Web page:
How a Controversial Play Captured Aranya’s Cultural Divide
For a town marketed as a kind of middle-class utopia, there’s a surprising amount of tension baked into the Aranya model. At first, it’s easy to get swept up in the quaint charms of the upscale beachside community, which is located just two hours from Beijing. The houses are a leisurely stroll from the water, and homeowners can enjoy horseback riding and golfing, or any of the town’s galleries or live music venues, all without leaving its gates. As for the tourists that have flocked to the community, they can be found snapping photos in front of its viral Lonely Library or enjoying one of the theater or film festivals on offer. The promise is in the name: the real estate developer behind Aranya says it’s derived from a Sanskrit word meaning “a quiet, secluded place where you can recover your true self.”
Indeed, amid Aranya’s Edenic atmosphere, the bustle of big city life seems to fade away. I had only come to attend the Aranya Theater Festival, but I found myself wondering aloud what it might be like to live there full time. My wife replied that every visitor had probably asked themselves that question at one point or another.
Quickly enough, however, the flaws inherent in Aranya’s mix of high culture and high consumerism became clear. The theater festival, for example, is already one of the most highly regarded events on China’s theater calendar. In just its second year of shows — last year’s edition was canceled due to the pandemic — it is already poised to rival the decade-old Wuzhen Theatre Festival. But it was hard to shake the feeling that I and the other seasoned theatergoers in attendance were essentially extras: background dressing for the tourists and property owners who treat the festival as a way to gain clout.
The two crowds rarely mingled. The dedicated theater fans flocked to KULA Compagnies’s adaptation of Peter Handke’s “The Hour We Knew Nothing of Each Other” and could speak confidently afterward about the deconstructive “anti-play” motif present in Handke’s work. Everyone else could be found at the Italian tear-jerker “Misericordia” or calling for refunds after Sun Xiaoxing’s modern art-influenced piece “Here Is the Message You Asked For…Don’t Tell Anyone Else ;-).”
This tension between cultural and economic capital was perhaps best reflected by one of the most anticipated productions at this year’s festival: “Red.” Performed in the empty area in front of one of Aranya’s best-known viral “check-in” spots, the Aranya Community Hall, the play was directed by and starred Chen Minghao — a longtime theater actor best known for his television roles, including a star-making turn in this year’s hit “The Long Season.”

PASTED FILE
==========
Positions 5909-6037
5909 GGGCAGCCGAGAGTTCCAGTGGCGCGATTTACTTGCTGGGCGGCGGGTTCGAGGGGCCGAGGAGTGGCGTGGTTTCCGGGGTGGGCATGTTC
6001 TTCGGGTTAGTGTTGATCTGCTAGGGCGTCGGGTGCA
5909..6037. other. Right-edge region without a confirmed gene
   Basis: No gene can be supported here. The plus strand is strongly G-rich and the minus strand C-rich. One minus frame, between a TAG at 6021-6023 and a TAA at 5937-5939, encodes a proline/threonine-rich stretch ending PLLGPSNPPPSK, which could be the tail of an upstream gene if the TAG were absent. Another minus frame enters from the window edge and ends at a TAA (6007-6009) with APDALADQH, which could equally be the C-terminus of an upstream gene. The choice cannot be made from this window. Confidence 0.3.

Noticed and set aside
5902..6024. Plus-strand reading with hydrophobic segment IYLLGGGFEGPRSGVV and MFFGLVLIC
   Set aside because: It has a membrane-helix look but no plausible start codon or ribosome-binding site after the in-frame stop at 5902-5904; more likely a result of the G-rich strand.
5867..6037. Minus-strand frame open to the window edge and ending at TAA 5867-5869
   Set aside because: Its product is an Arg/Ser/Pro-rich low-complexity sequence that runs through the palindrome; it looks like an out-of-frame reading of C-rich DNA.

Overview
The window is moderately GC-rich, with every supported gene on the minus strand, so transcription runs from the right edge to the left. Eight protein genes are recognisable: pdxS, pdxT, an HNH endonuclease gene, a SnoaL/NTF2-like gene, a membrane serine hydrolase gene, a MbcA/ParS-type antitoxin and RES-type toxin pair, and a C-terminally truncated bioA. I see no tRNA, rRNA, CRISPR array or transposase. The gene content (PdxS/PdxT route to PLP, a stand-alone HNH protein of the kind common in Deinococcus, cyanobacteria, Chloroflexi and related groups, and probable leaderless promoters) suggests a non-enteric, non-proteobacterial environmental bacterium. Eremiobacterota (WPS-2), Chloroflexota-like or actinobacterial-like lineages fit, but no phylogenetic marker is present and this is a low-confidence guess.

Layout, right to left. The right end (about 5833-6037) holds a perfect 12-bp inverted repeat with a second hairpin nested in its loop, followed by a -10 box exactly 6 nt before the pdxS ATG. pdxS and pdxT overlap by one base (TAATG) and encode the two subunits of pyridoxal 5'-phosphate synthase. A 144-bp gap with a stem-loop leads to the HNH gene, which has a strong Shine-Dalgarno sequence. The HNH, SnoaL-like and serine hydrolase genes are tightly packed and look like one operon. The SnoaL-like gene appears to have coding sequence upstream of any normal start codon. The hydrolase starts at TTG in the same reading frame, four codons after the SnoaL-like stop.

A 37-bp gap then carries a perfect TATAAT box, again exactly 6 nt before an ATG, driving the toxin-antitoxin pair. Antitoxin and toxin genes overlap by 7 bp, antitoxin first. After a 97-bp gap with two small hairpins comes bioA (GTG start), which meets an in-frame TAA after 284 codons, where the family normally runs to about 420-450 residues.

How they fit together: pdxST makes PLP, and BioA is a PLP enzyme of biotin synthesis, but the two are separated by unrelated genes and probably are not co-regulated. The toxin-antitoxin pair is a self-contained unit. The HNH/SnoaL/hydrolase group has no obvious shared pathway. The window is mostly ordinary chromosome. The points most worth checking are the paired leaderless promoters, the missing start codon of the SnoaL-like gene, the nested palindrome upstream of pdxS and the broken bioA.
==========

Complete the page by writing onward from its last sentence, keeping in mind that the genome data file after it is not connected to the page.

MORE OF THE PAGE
Chen was one of the three artistic directors in charge of this year’s festival, and tickets to his interpretation of “Red” were in high demand. China’s theater industry still likes to think of itself as a niche cultural circle, but the recent success of both Chen and Aranya more broadly ensured the crowd was packed with celebrities and their fans. Chen seemed to lean into the act, inviting three fellow celebrity actors — Yin Fang, Wang Ju, and Zhang Wanting, all household names in China — to perform opposite him, each for a single night.
Curiously, however, he also drastically altered “Red” into something unintelligible to anyone who hadn’t seen the Tony Award-winning original. As written by playwright John Logan, “Red” narrates the clash of ideas between the abstract painter Mark Rothko and his young assistant, Ken. As Rothko ages, he reveals an insatiable appetite for wealth. When he takes a purely commercial contract, Ken sees it as selling out and challenges him to defend the job.
Chen starred as Rothko in the original Chinese adaptation of “Red,” which premiered in 2014. Now in the director’s chair, Chen made numerous changes this time around, including starting the play inside the Community Hall — a stand-in for Rothko’s studio — where he waxes poetic about art as the audience outside the building watches through a live video feed.
When the conflict between Rothko and Ken reaches its breaking point, the celebrity actor playing opposite Chen on that night — in my case, it was Yin Fang — urges the audience to read his lines out for him.
This bit of audience participation energized the crowd right before they were invited onstage to join in a party with beer and food. It was hard to tell whether Chen was celebrating mass culture or mourning the rise of philistinism, but the end result was a tour de force. I walked out of the theater thinking he had just confirmed his place among China’s leading actors and directors, only to find the show had earned a measly 5.5 on ratings platform Douban, with one audience member giving it a single star and simply writing “?”
Perhaps a well-oiled cultural ecosystem is one where those with economic capital and those with cultural capital exist in venues appropriate to their spending power and tastes, but that is not the system in which we live. Aranya’s lack of state affiliation makes it a rare chance for fans of the stage to be thoroughly immersed in theater, whether as actors, spectators, or commentators. On the other hand, the festival’s patrons, who are also the community’s wealthy property owners, see it as a commodity, a way to easily translate their economic capital into cultural capital. The Aranya Theater Festival tells the story of China as seen in “Red”: chaotic and complex yet richly dialectical, rough and poignant, and vivid and vibrant.
Translator: Katherine Tse; editor: Wu Haiyun; portrait artist: Wang Zhenhao.
(Header image: Chen Minghao on stage during a performance of “Red.” Courtesy of the Aranya Theater Festival)